Unfortunately the awkward and abrasive intro to Kill Devil Falls broke up his perfect game. Trey has either gotta play that intro perfectly or just dump it. When it’s played with anything other than perfection (and it’s usually not perfect), it’s got the ability to really feel like nails on a chalkboard — chalkboard torture if you will. After Gorge’s KDF that had a nice build but no peak, I was excited to see if this one would reach climax–it didn’t. That’s okay, as I responded to Page when he asked how we were doing last night during Lawn Boy, I was doing just fine.
After a set-one dance party was sparked with a standard Tube and a very lively, albeit short, BOTT, Wilson > Axilla teed up the Split Open and Melt nicely. The sun’s light had gone away when Melt started–a perfect song for psychedelic lights. Melt took a turn for psychedelia as most 3.0 versions do now–however, this version didn’t seem absurdly chaotic like many recent Melts end up being. Trey and Fish kept it moving with Red using some effects towards the end before launching back into the end.
Number Line, the most versatile song they may ever have written, closed the first set just 2 shows after opening a second set. The early sounds of the jam captured the breezy summer air of the historic city they were playing in. It was light, inspired, and carefree. The crispy jam eventually built to a glorious peak–one that had been missing from the song for a while now.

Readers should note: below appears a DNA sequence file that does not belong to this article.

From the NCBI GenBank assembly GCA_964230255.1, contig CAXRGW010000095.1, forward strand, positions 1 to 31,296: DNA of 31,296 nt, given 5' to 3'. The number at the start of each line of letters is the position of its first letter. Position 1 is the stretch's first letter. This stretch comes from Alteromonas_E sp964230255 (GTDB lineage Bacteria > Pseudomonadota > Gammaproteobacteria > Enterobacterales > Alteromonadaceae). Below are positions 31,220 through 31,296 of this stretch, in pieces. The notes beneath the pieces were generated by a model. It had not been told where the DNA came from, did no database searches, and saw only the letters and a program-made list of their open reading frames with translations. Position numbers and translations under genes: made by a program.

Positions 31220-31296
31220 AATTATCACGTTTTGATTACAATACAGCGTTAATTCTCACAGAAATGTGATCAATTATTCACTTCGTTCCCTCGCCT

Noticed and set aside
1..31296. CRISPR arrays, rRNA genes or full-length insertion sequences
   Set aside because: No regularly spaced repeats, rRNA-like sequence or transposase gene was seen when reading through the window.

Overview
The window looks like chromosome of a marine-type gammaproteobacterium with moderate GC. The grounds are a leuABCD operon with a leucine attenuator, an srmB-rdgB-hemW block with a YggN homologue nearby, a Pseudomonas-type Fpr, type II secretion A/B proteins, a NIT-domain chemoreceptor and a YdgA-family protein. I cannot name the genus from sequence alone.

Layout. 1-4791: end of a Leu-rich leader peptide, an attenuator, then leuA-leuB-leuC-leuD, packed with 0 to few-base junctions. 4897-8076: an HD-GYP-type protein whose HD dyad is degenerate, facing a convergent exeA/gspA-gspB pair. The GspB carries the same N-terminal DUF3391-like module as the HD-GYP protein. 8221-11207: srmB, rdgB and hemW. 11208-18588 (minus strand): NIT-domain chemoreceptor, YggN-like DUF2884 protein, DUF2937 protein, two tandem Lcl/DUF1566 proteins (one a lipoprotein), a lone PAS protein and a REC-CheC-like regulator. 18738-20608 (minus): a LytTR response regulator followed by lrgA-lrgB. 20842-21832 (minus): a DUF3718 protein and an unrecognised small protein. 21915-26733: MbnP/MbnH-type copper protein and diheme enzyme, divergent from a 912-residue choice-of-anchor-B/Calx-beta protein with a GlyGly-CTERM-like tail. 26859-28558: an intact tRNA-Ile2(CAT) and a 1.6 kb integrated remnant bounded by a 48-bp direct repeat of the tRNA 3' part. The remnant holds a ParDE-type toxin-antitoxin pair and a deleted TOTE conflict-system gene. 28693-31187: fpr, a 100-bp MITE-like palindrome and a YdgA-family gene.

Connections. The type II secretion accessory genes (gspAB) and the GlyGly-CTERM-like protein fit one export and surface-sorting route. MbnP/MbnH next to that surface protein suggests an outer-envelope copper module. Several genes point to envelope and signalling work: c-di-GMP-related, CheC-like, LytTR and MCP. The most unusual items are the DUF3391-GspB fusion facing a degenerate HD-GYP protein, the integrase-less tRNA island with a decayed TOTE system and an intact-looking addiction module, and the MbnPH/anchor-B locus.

When Phish came back for the second half of the concert the launched into Carini–a song that has become a regular in second sets now. This would mark the third show in a row where they used a shorter song before a jam song to start a second set. The song was merely a springboard to another despite containing a pretty outro. Crosseyed and Painless, another song that has gotten heavy rotation lately, followed immediately after–this version reached new heights of guitar playing from 3.0 Trey. As Guy Forget tweeted from the show, “Trey was obliterating that jam, and it went into an ambient section that could’ve been great but just fizzled. Twist now. #phish”. The intensity of the lights in the Bowl added a lot to the song’s peak too.